Buy Zones For These Two Small-Caps

It’s been a solid year so far for the major market averages, with the market up 7% year-to-date, a solid rebound after what was a brutal year in 2022.

However, the small-cap universe hasn’t fared nearly as well, with the Russell 2000 Index (IWM) barely in positive territory.

I attribute some of this underperformance to the relatively high weighting of regional banks in the index, which were hit hard following fears of bank runs.

Fortunately, this underperformance has left some small-cap names trading at deep discounts to fair value, and one has been stuck in the mud despite the significant metals price increases in the precious metals sector.

In this update, we’ll look at two small-cap names becoming more reasonably valued, and where I see their ideal buy zones.

Buckle Inc. (BKE)

Buckle Inc. (BKE) is a $1.7 billion company in the Retail-Apparel industry group that was one of the market’s best performers last year as it raced towards its multi-year highs near $50.00 per share.

However, the stock has since pulled back over 30% from its highs, and found itself back near key support at the $30.00 level.

For those unfamiliar, Buckle has over 440 stores in the United States and specializes in jeans, other apparel, footwear, and accessories.

The company released its Q4 2022 results (three months ended January 28th) last month and reported net sales up 5.5% year-over-year to $401.8 million. Meanwhile, quarterly earnings per share were up 3% to $1.78, while full-year EPS came in at $5.13, down just 1% from the year-ago period. Continue reading "Buy Zones For These Two Small-Caps"

2 Small-Caps For Your Watchlist

It’s been a choppy start to the year for the major market averages and while many large-caps have begun new uptrends, several small-cap names remain stuck in the mud, unable to gain much upside traction.

In some examples, this underperformance is justified with many businesses not being worth owning and or having weak balance sheets.

However, there are a few small-cap names with solid business models and decent balance sheets generating free cash flow, and contrarian investors are being presented with an opportunity to invest in these stocks at a very reasonable price, especially given that they have robust growth plans.

In this update, we’ll look at two stocks worthy of adding to one’s watchlist:

MarineMax (HZO)

MarineMax (HZO) is a small-cap name ($600 million market cap) in the Retail-Leisure Products industry group, and is the world’s largest lifestyle recreational retailer of boats and yachts plus yacht concierge and superyacht services.

The company was founded in 1998 in Clearwater, Florida, and has grown through strategic acquisitions to now control a footprint of 125 locations globally, including 57 owned and operated marinas and 78 dealerships.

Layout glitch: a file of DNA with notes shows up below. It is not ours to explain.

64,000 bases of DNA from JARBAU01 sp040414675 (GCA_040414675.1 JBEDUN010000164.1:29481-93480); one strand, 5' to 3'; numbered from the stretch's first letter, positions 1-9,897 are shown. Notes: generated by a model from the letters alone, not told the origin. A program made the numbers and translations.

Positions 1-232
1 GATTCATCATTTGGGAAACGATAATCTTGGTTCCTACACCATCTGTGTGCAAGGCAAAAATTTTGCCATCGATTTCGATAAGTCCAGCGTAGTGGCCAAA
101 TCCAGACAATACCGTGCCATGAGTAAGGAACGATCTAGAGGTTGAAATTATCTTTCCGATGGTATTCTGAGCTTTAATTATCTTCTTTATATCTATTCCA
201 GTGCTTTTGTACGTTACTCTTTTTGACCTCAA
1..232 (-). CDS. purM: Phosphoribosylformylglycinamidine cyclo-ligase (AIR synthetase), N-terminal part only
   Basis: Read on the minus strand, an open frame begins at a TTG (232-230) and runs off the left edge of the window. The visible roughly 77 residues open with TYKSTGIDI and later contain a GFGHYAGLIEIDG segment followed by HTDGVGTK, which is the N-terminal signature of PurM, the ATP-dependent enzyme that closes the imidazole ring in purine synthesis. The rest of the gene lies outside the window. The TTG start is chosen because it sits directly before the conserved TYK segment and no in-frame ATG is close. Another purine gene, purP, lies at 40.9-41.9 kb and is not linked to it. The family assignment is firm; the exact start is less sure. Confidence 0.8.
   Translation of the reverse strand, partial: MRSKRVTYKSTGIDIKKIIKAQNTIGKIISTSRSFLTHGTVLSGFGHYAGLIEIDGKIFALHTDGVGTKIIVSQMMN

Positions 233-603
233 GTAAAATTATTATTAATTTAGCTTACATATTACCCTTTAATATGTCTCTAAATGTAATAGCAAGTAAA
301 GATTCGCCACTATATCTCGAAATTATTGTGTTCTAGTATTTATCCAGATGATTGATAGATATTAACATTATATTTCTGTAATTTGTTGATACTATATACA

Some of the company’s recent acquisitions include and Boatzon, Fraser Superyacht Services, MidCoast Marine Group LLC, and IGY Marinas.

Understandably, many investors might not be that interested in owning a business that derives its revenue from recreational boat and yacht sales during a period where consumers are pulling on their spending and in what appears to be a recessionary environment with increasing layoffs. Continue reading "2 Small-Caps For Your Watchlist"

Get Big Results with “Optionality”

Today's Guest Post comes from Chris Mayer of Penny Sleuth. Get Big Results with "Optionality" originally appeared in the Penny Sleuth. In this piece, Mayer explains the concept of "Optionality" as a way to battle the uncertain and fickle market conditions. If you enjoy this post, please click here to learn more about Penny Sleuth and a complimentary report which will share 3 stocks poised to breakout.

“The world has changed. It is a more fragile and less stable place.”

The speaker was Joshua Friedman, the co-chief at Canyon Partners, which manages $20 billion. He was speaking at Grant’s Spring Investment Conference, which I attended in early April.

Friedman used the imagery of the old bell curves. There is the normal bell curve and the “new normal” curve with fatter tails. In plain terms, it means more crazy things will happen. It means outliers will become more common. It means the unexpected will happen more frequently. Wildness lies in wait, as Chesterton had it.

In many ways, markets have always been this way, as the late Benoit Mandelbrot observed. For instance, financial theory – based on the old bell curve – predicts that a market move of 7% or more in a single day will happen once every 300,000 years. Yet the 20th century alone had 48 such days. “Truly, a calamitous era,” Mandelbrot writes, “that insists on flaunting all predictions.” Continue reading "Get Big Results with “Optionality”"